With the state of California at the edge of financial—and perhaps political—chaos, the truth about the real meaning of uncontrolled immigration is finally seeping into the state's major newspapers.
Last week in the Los Angeles Times Magazine, Fred Dickey unleashed a 5,000-word feature on the impact of illegal immigration on the state's legal—and lower-income—workers. In a word, the effect is disastrous. (Undermining American Workers | Record Numbers of Illegal Immigrants Are Pulling Wages Down for the Poor and Pushing Taxes Higher By Fred Dickey, July 20, 3003.)
Mr. Dickey recounts the plight of a lady named Patricia Morena, "a U.S. citizen of Mexican descent," a single mother who lives with three kids in a "ratty little one-bedroom apartment." Mrs. Morena is on her pathetic way down the drainpipes of history—and she's beginning to figure out why.
"If she didn't have to compete with unauthorized workers in the cheap motels that cluster just north of the border, she thinks," Mr. Dickey writes, "she could lift her wages from $7.50 per hour to maybe $10 and bargain for some health insurance."
But, she told him, "If I ask for money, the bosses say, 'I can get a young girl who is faster and cheaper.' The bosses have power over illegals. They know they're afraid and not going to ask for overtime, even though I know the law says they should get it."
Mrs. Morena "has learned a fundamental economic truth: The only leverage unskilled workers have is scarcity of labor. Morena can't work her way up the economic ladder because the bottom rungs have been broken off by the weight of millions of new illegal workers. The Census Bureau says the number of illegal immigrants in the country doubled in the 1990s, from 3.5 million to 7 million, the largest such increase in the nation's history."
Of course the truth is not at all compatible with the brazen lie by which the Open Borders lobby has derailed political discussion of the immigration issue—the lie that mass immigration is a substantial if not essential economic boon. The illegals with whom Mrs. Morena's employers threaten to replace her are themselves part of the vast 33 million people living in poverty in the United States, and so of course is Mrs. Morena herself and her three children.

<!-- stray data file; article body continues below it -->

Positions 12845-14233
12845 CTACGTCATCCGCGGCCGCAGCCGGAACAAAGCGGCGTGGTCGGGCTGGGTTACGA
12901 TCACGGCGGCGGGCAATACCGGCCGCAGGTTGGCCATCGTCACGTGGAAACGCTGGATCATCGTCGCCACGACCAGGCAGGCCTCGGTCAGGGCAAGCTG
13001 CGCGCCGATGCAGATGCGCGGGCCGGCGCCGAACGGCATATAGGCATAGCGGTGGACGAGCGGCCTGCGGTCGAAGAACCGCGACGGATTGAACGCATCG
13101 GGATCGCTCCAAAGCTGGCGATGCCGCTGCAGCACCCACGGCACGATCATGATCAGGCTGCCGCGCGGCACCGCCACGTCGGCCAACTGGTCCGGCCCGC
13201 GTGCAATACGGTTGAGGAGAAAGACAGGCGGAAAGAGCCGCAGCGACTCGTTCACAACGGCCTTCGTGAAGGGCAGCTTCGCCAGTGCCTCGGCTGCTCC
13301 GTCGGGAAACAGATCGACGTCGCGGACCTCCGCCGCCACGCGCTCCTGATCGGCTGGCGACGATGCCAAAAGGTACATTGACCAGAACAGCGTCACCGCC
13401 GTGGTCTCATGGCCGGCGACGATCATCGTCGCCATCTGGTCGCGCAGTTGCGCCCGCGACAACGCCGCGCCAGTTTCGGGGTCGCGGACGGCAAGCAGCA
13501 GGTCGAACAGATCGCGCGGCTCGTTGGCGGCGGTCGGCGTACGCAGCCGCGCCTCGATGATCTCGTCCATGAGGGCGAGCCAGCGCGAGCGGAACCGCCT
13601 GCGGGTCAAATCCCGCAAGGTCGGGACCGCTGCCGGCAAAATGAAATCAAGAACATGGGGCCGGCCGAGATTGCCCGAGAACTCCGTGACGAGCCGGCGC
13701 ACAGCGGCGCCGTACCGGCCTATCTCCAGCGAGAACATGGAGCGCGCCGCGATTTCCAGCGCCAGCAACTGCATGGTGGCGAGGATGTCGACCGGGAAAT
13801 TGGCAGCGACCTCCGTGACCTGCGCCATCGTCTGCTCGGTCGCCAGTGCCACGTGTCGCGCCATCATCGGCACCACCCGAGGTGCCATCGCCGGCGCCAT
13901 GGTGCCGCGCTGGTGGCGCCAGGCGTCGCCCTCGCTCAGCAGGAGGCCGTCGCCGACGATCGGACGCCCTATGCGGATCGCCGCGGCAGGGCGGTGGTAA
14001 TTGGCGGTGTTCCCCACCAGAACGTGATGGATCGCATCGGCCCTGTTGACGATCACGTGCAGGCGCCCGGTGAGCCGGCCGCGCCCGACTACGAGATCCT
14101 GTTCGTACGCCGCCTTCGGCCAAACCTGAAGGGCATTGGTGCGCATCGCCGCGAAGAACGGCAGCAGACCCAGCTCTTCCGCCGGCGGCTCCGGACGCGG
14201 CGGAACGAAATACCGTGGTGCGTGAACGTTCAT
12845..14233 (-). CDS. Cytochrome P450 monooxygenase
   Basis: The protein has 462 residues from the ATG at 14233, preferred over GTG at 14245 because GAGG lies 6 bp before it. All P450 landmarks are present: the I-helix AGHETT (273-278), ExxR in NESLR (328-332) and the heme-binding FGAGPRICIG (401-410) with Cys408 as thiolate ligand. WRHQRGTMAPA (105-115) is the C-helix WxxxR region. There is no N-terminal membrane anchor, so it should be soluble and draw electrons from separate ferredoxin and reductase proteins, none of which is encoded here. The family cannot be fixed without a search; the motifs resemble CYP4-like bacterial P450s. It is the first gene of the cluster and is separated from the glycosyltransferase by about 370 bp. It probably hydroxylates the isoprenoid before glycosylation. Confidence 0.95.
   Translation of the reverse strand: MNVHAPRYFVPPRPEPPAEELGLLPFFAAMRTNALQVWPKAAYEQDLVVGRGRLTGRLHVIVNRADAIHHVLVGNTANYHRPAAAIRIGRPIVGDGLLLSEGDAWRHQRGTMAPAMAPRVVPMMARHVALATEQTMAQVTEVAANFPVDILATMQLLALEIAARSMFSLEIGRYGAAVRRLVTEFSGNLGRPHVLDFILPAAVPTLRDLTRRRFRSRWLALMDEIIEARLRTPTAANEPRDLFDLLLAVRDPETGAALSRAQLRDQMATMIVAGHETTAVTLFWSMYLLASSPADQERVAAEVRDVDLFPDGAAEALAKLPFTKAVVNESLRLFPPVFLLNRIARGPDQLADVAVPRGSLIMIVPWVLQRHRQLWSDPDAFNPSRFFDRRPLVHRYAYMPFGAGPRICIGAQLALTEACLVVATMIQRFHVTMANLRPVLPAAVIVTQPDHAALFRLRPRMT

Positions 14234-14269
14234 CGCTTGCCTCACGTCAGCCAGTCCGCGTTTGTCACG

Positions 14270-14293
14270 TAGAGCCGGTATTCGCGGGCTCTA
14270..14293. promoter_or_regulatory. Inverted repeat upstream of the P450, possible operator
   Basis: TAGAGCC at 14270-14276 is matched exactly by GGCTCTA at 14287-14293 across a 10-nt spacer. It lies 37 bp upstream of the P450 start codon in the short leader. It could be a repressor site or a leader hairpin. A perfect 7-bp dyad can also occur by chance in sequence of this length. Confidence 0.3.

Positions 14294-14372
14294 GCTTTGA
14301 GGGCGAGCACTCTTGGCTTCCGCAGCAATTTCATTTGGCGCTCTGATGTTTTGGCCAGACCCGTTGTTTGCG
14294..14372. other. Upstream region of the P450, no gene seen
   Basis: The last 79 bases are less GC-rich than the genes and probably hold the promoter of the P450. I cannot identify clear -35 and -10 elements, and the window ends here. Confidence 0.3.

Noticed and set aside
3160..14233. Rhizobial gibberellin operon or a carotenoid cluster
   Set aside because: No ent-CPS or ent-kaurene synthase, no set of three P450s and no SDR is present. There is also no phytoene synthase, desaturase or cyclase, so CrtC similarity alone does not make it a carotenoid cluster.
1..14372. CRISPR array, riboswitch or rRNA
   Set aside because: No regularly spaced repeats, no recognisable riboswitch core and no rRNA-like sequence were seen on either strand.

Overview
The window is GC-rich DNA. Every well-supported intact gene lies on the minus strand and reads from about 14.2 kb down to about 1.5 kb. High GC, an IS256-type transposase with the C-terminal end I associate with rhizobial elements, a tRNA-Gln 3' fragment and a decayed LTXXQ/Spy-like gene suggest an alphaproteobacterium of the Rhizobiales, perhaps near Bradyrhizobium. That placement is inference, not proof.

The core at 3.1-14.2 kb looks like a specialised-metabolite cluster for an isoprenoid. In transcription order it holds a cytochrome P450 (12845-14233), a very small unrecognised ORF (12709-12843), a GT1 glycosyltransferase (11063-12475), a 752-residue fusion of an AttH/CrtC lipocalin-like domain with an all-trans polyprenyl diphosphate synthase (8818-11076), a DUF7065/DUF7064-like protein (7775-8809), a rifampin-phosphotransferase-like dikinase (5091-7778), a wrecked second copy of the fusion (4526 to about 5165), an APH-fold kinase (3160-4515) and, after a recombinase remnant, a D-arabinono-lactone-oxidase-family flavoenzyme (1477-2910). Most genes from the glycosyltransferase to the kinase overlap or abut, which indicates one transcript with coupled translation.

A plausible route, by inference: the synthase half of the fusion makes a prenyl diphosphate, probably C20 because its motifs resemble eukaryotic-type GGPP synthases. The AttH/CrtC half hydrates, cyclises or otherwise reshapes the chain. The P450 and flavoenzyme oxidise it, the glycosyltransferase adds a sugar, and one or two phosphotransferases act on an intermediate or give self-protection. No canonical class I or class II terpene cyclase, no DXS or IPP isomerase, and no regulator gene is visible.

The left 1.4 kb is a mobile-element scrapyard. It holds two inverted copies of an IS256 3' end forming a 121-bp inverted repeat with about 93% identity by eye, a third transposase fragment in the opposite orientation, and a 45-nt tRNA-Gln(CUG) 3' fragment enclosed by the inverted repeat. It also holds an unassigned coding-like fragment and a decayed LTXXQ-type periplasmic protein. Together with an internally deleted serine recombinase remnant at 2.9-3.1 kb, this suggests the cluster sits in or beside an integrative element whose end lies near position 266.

Mass immigration, so far from benefiting the economy, has simply multiplied the numbers of poor.
The other big lie of the Open Borders crowd Mr. Dickey exposes is the companion myth that (as the U.S. Chamber of Commerce says in its brief for yet another amnesty for illegal aliens), "undocumented workers" are "performing tasks that most Americans take for granted but won't do themselves."
Mr. Dickey tells his readers a little story. He recently discussed painting his house with an American contractor who offered the lowest of three bids if he were paid in cash. His reason for that stipulation was,
"'If I'm going to stay in business, I have to do what the illegals do. They never pay taxes, on profits or on their employees' pay. Right there, I'm at a 20 percent disadvantage. They'll come in here with about six guys with paintbrushes who work for peanuts, do a fair job, and then they're gone.' These competitors have driven every American out of gardening, he added, and are doing it to house-painting, roofing and car repair."
It is simply a lie that American gardeners, roofers, painters, roofers and mechanics are too lazy to work at their professions. The truth is they have been pushed out of such occupations by the cheap illegal labor imported by Big Business and its Open Borders shills.
And the larger truth is that as pathetic as Mrs. Morena's plight is, it's the same plight that more skilled American workers face. The Detroit Free Press recently reported on a Mercedes Benz plant in Alabama that has imported Polish workers—supposedly legal—to paint luxury cars assembled there. [Officials To Check Alabama Workers, by Jennifer Dixon, July 26, 2003]. The company claims the work is highly specialized and Americans can't do it. The reality is that the Polish workers "earn only a fraction of their American counterparts," so it makes sense to hire them instead of the locals—whose taxes helped subsidize the incentives that led Mercedes to build the plant there in the first place.
It's terrific that newspapers like the Los Angeles Times and the Detroit Free Press—which have supported mass immigration editorially for years—are now telling the truth about what they've endorsed for so long has done to this country and its workers.
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[Sam Francis [email him] is a nationally syndicated columnist. A selection of his columns, America Extinguished: Mass Immigration And The Disintegration Of American Culture, is now available from Americans For Immigration Control. Click herefor Sam Francis' website.]